Taijiquan Journal will be at the Minneapolis-St. Paul-area World T'ai Chi Day celebrations at Normandale Community College on Saturday, April 26th, 2008, from 9–1. Editor Barbara Davis will give a talk on the I Ching (Yijing), the Chinese Book of Changes. Come visit Taijiquan Journal's booth, where you'll be able to purchase back issues, books, and other items, including "I Love Tai Chi" bumperstickers. See the website for the program schedule.
April 23, 2008
April 16, 2008
A conflict erupted between Tai Chi enthusiasts promoting Olympic good will on the San Francisco leg of the Olympic Torch Relay and pro-Tibetan protesters. For the complete story, see Mercury News.
Reminsicent of Chinese health exercises for farmers developed in the early PRC, the Federation of Organic Milk Groups through their website "Love Om" in the UK has posted instructions for tai chi exercises that farmers claim increases by 10% a cow's milk production. As one of the farmers says, "The happier I am, the happier the cows are. And the happier they are, the more milk they produce."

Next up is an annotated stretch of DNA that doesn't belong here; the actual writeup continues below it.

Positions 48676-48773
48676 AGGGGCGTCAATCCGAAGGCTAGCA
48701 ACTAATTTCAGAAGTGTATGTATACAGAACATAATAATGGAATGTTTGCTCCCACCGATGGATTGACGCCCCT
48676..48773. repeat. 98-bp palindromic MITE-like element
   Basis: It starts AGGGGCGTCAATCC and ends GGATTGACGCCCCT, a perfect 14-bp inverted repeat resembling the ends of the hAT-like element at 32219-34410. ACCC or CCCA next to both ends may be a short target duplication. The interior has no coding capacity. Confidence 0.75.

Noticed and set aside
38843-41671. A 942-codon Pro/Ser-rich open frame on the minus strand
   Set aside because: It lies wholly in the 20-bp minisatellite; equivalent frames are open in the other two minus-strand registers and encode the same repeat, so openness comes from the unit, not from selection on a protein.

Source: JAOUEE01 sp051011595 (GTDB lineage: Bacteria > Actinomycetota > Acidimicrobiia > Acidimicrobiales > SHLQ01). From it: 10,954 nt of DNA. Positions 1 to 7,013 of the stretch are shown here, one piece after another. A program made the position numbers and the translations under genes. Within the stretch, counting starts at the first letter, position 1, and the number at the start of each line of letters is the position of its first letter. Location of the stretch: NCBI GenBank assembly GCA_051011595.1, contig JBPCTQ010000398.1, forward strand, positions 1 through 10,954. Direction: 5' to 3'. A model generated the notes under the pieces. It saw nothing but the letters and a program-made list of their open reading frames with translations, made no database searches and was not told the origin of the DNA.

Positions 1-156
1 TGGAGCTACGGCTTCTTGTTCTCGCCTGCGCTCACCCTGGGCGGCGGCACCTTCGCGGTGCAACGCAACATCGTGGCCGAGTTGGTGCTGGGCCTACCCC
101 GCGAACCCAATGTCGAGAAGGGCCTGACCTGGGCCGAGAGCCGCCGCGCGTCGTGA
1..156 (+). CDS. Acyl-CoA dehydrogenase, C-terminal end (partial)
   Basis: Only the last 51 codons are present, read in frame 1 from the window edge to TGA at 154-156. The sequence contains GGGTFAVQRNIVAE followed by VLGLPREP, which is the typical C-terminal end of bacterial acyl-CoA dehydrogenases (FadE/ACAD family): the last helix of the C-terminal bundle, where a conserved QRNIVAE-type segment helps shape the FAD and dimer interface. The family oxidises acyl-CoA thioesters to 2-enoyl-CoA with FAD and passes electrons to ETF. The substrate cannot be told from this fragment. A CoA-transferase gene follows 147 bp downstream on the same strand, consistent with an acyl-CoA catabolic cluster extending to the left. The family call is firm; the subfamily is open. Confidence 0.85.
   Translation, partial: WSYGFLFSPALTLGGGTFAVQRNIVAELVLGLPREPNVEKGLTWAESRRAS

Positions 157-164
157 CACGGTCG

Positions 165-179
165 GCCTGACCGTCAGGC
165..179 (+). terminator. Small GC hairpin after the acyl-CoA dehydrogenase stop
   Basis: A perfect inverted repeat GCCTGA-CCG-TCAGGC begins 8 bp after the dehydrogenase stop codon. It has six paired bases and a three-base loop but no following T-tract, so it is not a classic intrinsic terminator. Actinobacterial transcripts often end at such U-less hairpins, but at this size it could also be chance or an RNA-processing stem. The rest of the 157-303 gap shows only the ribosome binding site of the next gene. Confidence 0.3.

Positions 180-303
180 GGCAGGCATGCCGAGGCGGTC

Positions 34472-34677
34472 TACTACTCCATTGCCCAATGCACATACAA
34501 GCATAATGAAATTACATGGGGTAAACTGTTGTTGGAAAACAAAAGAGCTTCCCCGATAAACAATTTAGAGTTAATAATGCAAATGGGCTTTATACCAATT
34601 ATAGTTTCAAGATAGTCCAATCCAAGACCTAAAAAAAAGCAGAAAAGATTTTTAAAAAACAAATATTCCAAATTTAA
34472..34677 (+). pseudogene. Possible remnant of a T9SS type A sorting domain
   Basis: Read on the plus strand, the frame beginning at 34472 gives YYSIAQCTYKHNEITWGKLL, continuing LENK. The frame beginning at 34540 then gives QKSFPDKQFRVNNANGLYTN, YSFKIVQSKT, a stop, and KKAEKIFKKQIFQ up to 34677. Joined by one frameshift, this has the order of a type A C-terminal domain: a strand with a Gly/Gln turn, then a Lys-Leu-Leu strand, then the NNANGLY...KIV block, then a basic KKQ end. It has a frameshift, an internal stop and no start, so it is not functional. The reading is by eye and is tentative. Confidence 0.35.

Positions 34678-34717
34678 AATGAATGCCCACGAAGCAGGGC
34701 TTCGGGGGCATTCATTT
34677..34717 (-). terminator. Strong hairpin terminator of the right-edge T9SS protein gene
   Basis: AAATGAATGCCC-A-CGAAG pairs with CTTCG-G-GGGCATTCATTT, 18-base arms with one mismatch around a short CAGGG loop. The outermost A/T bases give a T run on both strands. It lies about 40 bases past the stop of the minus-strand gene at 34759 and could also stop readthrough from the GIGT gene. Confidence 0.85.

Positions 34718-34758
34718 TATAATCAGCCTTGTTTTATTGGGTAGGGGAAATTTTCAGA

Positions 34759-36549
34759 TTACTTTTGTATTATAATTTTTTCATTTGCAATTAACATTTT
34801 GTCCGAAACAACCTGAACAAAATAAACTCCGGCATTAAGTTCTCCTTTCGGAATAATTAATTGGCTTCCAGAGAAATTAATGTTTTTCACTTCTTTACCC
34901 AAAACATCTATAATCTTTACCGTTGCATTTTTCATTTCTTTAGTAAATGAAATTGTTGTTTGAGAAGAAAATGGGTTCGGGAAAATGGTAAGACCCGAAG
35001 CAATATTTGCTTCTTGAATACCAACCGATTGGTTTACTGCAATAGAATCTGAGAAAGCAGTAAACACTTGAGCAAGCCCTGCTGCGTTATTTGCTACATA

The movements, grouped by day of the week, are adapted to Western sensibilities using such names as ‘Lazily Buttoning Overalls', adapted from ‘Lazy about Tying Coat' (Lan Zha Yi).
The accompanying music however, is thoroughly Chinese, rather than fiddle and fife or bagpipe. BBC News, 4/14/08
April 3, 2008
"Tai Chi improves balance and mobility in people with Parkinson disease" is the title of an article in Posture and Gait M. E. Hackney, and G. M. Earhart that describes the use of tai chi on balance, gait, and mobility for helping people with Parkinson's disease. Subjects showed improvement on numerous tests, including backward walking. An interesting thing to note is that neither the tai chi group or the control group improved on forward walking or one leg stance test. (April 1, 2008). Author Hackney has also done research on the use of tango dancing for the same population.